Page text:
ACT ONE: Homecoming
By a stroke of luck, or divine intervention, I had a pre-scheduled trip home to Mindanao and was already armed with a plane ticket for March 14th. I had been studying at a university in Manila, and decided in early February that I needed a short break from the rigorous academics. Because of that spur-of-the-moment decision, I missed getting caught up in the Manila lockdown by mere hours; my flight was one of the last they allowed to take off. My grandmother and uncle met me at the Ozamiz airport, expressing their disbelief at how close I had gotten to waiting out the pandemic alone and in a city that did not speak my mother tongue.
But I had only traded one prison for another – a cage of smog and neon lights for a cage of the over-familiar. The moment I returned to my hometown, they put me in quarantine – a kinder word than ‘house arrest’, though similar in its rigidity. I was lucky enough to live just ten paces away from my extended family, so though I was a prisoner, I had fellow inmates willing to spend their afternoons playing badminton with me. For two weeks, I was content with watching shuttlecocks arc gracefully over my grandmother’s garden while outside our gates, the town became quieter and quieter.
And then, on the fourteenth day, I was informed that one of the people on my flight home had tested positive, and so my sentence was extended. We waited to see if I would end up on death row.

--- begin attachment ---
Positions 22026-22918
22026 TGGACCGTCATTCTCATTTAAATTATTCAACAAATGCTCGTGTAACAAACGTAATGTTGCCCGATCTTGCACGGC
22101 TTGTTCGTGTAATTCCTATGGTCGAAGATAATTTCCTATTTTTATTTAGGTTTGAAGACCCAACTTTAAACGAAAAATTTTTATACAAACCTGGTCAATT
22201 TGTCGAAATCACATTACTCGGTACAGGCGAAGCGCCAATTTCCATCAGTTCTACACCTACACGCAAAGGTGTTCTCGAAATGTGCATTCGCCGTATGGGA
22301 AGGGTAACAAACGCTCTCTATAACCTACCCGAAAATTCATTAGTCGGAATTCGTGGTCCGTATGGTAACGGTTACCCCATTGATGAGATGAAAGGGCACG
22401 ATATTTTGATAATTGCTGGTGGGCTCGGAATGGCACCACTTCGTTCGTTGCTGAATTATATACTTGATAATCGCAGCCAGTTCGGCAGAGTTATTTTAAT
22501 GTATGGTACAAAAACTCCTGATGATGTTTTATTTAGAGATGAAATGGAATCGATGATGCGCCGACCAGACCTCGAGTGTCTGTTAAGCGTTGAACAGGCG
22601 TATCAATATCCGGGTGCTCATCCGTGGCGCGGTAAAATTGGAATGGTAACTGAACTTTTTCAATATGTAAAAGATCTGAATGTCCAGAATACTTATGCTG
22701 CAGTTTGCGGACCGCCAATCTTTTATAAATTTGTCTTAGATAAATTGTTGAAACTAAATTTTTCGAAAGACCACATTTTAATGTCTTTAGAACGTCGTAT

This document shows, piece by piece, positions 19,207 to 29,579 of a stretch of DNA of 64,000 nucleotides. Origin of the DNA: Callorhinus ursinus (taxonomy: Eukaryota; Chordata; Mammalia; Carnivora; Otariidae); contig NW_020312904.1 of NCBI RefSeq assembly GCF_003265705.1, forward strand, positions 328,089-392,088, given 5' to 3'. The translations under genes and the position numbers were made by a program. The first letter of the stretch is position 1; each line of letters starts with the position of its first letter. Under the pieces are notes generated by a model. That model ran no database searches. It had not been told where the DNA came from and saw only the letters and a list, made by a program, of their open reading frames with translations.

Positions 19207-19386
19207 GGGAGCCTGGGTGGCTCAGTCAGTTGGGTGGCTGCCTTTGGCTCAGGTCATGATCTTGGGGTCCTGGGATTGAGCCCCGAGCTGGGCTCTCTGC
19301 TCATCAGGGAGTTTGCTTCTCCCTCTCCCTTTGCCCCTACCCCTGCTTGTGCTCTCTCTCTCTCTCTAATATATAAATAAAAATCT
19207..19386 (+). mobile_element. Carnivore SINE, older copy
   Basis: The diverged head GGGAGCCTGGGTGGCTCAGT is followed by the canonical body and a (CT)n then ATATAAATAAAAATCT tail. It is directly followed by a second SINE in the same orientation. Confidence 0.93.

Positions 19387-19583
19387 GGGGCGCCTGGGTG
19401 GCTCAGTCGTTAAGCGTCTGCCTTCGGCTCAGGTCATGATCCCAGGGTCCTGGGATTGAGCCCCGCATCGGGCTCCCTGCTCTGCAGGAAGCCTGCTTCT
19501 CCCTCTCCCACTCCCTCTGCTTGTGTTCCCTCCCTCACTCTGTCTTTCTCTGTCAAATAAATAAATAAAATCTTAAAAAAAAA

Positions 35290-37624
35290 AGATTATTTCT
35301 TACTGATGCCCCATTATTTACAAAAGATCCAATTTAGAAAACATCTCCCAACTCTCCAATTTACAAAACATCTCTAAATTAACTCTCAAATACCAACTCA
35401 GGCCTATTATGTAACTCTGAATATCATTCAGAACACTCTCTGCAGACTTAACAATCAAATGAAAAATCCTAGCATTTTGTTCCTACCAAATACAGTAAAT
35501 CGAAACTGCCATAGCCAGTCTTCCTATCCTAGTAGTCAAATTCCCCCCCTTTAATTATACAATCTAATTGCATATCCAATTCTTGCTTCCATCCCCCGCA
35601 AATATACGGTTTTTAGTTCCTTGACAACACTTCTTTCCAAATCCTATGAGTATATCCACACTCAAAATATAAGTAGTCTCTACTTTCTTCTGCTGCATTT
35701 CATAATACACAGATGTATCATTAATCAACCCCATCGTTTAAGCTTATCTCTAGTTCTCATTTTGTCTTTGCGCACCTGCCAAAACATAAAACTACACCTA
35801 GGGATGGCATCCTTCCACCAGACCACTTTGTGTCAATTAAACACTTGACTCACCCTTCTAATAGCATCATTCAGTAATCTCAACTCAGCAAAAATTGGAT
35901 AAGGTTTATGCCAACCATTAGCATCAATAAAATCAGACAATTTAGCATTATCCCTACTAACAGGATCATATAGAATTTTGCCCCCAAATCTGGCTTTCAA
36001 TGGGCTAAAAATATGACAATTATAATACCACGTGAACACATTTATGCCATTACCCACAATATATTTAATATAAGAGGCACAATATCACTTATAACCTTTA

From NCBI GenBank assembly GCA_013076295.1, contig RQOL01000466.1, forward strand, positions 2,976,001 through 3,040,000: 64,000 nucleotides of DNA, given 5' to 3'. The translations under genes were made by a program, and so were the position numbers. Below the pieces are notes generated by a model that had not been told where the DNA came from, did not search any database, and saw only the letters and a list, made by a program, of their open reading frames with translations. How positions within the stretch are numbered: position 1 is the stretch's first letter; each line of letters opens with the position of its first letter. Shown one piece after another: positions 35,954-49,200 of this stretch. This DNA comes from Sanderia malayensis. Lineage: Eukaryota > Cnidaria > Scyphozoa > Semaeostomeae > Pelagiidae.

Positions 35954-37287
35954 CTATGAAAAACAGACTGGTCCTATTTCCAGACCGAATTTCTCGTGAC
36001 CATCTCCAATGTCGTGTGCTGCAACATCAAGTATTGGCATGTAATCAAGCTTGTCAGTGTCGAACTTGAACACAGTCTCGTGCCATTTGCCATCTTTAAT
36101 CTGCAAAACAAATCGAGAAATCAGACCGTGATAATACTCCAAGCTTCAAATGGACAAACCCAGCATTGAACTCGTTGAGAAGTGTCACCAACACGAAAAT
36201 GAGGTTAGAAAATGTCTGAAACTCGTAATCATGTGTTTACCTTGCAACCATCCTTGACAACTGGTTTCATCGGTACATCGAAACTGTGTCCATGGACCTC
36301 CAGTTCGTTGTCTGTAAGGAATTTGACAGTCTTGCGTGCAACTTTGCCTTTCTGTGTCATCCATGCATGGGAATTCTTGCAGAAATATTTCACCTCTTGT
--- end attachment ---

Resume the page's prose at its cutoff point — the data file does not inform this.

I paced aimlessly, a nameless, nebulous fear breathing down my neck. The virus had been a distant thing – someone else’s problem – but now it was knocking at my door. All too suddenly, the panic and apprehension that I had only seen on the news were now my own. Obituaries were only words until you recognized the names.
Every small cough was proof against my innocence. My family watched from afar as I obsessively monitored my temperature – the numbers that would determine my fate. Through it all, I could not find comfort in their arms; I was Judas in the garden and my kiss could doom them all.
Eventually, I was cleared of all charges. I did not lose my sense of smell, I did not get feverish, and my lungs did not collapse. But the rest of the world did.
No matter, I thought to myself, trying to scrounge up some inkling of hope as I watched a lone tricycle driver pedal down the empty road from my bedroom window. No matter. This, too, shall pass.
ACT TWO: Perspective
It could have been worse. I heard it in the weary sigh of my dormmate, a probinsyano stuck in our sprawling dorm complex, doomed to numbly pace the hollow hallowed halls like an addition to its pantheon of ghosts and trickster elves. “I want to go home.” His voice cracked from the weight of his isolation. “I just want to go home.”
It could have been worse. I saw it in the unending march of Facebook posts across my timeline – ayuda, they called out in a colonizer’s language reclaimed, help. I send as much aid as I can to as many people as I can, and still here was another, and another, and another. Ayuda, ayuda, ayudame. Ayúdanos.
It could have been worse. I felt it in the despair of my fellow citizens. They wasted away while the government wasted time, occupied with senseless nonsenses (many of their own invention). The masses took to the streets – organized, following all protocols, armed with righteous fury and cardboard signs. They were dispersed by the boys in blue whose father’s crimes still go unpunished. And across the country, I languished alone, my nails digging crescent-moon dents into my palms.